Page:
Lawmakers “efficiently” approved Act 1074 in the last legislative session. It’s a bill known as the Property Assessed Clean Energy act, or PACE for short.
In essence, the law allows a government entity, such as a city council or group of cities or counties, to establish energy improvement districts, which would allow for low-interest loans for acquiring or installing energy efficiency improvements in neighborhoods or regional areas.
Ken Smith, policy director for the Arkansas Advanced Energy Association, explains.
“It allows counties, local government, even the state to form energy improvement districts. In turn, those districts can issue general revenue bonds that can fund energy efficiency improvements to commercial and residential buildings, water improvement projects, such as point-source hot water heaters, and renewable energy projects, such as solar panels or ground-based heat systems,” said Smith. “They can borrow the money with no up-front costs and pay it out over a long period of time.”
Participants would make those payments through their property tax bills, which would have a line item explaining the assessment. Only the property owners voluntarily taking advantage of the energy improvements would be required to pay.
For example, say Fayetteville wanted to create a PACE district to allow homeowners or commercial building owners to finance solar panels on rooftops and install geothermal HVAC system upgrades. Instead of paying out of pocket, those energy savings projects could be financed by bonds, and building owners who participated would pay back the bonds through an assessment on their annual property tax bills over a period of say 10 or 15 years.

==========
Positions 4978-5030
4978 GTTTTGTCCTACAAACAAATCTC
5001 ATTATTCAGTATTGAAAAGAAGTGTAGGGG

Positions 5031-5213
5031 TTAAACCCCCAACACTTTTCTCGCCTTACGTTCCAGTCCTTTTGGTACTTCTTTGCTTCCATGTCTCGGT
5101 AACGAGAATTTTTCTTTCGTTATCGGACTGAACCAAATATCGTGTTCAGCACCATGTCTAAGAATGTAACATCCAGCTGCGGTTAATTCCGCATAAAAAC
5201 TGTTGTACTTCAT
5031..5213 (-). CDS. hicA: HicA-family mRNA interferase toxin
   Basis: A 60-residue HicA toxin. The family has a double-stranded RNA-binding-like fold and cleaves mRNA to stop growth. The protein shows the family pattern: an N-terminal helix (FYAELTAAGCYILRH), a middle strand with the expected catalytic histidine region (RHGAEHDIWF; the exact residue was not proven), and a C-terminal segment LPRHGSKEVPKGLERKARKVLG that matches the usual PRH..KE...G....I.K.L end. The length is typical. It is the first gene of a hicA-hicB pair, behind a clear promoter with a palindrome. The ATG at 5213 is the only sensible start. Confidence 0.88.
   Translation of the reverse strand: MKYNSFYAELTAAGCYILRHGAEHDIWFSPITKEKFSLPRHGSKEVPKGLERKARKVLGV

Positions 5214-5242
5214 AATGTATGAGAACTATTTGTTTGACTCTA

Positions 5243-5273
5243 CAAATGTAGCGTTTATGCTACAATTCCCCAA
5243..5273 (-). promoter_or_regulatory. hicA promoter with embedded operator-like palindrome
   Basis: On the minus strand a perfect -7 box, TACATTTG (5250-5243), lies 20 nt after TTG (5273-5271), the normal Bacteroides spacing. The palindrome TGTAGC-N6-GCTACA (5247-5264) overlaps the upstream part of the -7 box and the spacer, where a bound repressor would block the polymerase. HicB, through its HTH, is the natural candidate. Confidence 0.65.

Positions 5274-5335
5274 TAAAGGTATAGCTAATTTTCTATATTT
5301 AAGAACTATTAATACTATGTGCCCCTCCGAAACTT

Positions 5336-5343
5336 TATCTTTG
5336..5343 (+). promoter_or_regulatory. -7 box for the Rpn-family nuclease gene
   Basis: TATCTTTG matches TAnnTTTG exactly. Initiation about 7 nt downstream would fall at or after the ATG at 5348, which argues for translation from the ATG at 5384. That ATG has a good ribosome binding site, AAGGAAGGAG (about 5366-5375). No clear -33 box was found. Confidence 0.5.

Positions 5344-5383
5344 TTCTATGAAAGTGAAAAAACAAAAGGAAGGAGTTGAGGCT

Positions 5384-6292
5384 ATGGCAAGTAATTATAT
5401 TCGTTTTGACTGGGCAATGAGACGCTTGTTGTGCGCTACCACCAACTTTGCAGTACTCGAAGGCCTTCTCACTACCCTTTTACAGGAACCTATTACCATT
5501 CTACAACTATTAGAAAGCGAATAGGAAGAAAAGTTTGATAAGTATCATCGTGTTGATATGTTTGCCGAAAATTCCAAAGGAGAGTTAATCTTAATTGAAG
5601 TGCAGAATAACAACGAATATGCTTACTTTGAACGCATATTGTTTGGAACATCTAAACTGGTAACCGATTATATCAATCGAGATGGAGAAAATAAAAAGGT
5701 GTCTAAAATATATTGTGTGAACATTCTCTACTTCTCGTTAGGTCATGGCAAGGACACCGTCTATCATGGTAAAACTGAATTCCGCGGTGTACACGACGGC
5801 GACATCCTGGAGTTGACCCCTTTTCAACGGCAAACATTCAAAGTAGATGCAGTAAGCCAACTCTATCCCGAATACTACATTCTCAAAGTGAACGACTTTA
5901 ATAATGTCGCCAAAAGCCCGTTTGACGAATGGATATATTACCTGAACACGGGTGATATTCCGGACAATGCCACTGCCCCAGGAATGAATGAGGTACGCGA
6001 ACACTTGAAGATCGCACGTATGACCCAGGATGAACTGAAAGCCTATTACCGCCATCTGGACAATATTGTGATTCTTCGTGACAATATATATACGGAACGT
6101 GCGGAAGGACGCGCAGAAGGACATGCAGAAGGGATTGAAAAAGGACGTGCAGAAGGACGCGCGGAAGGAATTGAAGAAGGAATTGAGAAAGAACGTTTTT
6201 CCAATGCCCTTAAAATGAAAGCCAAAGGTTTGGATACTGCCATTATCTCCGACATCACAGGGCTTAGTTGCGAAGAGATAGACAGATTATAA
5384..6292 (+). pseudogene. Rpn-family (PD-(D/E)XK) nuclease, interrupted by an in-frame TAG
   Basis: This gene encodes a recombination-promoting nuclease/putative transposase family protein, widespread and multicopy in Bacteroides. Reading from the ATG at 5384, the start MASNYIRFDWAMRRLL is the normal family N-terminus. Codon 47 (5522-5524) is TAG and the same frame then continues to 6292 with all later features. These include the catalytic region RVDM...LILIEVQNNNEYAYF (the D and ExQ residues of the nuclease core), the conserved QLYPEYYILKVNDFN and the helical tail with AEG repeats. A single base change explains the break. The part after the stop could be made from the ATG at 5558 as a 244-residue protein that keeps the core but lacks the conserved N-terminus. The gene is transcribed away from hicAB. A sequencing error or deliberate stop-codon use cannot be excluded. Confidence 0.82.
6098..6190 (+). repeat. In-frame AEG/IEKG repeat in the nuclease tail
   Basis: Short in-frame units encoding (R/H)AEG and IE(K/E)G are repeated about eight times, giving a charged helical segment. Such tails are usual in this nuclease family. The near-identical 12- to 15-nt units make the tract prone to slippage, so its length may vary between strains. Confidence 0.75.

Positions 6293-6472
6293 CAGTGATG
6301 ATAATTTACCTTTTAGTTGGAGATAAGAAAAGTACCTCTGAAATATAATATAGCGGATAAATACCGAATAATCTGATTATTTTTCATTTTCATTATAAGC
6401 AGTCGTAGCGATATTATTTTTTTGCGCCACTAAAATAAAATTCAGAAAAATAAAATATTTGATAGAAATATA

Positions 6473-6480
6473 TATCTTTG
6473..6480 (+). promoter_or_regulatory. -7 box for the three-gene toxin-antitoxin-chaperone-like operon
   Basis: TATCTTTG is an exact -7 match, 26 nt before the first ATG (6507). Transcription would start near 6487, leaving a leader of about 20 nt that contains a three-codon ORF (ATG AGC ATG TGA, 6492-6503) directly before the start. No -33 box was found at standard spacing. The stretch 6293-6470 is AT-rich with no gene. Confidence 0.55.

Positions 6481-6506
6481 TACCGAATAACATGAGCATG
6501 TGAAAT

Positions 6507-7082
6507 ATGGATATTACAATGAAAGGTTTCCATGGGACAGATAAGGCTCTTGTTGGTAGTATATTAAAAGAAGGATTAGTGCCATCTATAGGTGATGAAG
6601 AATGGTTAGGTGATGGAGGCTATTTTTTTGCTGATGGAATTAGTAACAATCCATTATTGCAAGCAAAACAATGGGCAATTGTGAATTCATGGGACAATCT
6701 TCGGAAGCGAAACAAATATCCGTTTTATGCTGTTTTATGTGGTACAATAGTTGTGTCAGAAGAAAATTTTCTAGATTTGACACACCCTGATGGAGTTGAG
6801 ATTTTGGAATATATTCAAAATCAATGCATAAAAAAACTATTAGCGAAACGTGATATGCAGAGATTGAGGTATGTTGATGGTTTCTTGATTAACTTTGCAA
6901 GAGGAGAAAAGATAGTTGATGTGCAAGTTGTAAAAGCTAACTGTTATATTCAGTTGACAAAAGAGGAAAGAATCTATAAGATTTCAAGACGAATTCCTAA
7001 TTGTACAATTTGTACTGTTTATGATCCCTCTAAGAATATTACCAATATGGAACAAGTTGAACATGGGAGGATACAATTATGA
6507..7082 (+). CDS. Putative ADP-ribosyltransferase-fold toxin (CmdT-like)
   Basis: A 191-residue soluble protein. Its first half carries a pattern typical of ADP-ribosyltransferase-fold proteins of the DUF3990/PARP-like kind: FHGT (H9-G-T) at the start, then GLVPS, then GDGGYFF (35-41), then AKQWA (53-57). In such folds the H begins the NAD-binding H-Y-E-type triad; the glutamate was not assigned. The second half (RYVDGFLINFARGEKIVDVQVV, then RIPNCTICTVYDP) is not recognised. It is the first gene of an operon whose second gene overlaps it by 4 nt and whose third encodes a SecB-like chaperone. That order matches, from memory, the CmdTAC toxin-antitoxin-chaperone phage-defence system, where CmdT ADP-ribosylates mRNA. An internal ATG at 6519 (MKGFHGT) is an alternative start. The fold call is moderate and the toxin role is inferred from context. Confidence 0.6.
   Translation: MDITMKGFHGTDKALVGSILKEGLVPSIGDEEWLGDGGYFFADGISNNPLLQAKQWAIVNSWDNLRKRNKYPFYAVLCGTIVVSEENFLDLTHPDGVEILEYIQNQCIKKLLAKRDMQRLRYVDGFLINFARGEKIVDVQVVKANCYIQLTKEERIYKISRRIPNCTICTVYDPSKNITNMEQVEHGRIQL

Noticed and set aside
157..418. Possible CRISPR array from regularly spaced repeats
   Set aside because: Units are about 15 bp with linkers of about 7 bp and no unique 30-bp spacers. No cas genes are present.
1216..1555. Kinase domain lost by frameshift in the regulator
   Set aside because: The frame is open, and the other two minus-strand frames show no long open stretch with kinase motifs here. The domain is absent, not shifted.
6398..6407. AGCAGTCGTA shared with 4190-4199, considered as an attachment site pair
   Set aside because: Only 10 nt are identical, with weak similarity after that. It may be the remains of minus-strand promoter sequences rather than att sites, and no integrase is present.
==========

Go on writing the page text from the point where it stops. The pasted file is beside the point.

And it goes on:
The goal is cost savings for end users, and projects that would never have been able to be financed by individuals can pool the power of government-backed bonds to make them happen.
Smith says in the end, cities and counties will hopefully lead these laboratories of renewable energy experimentation.
“That’s where it’s going to start. These local counties and cities that have been leaders in the state on a lot of the energy and environmental issues – they’ll start working on this legislation, work out all the bugs, then we’ll have good role models and examples that we’ll be able to share with other jurisdictions in the state of Arkansas,” he said.
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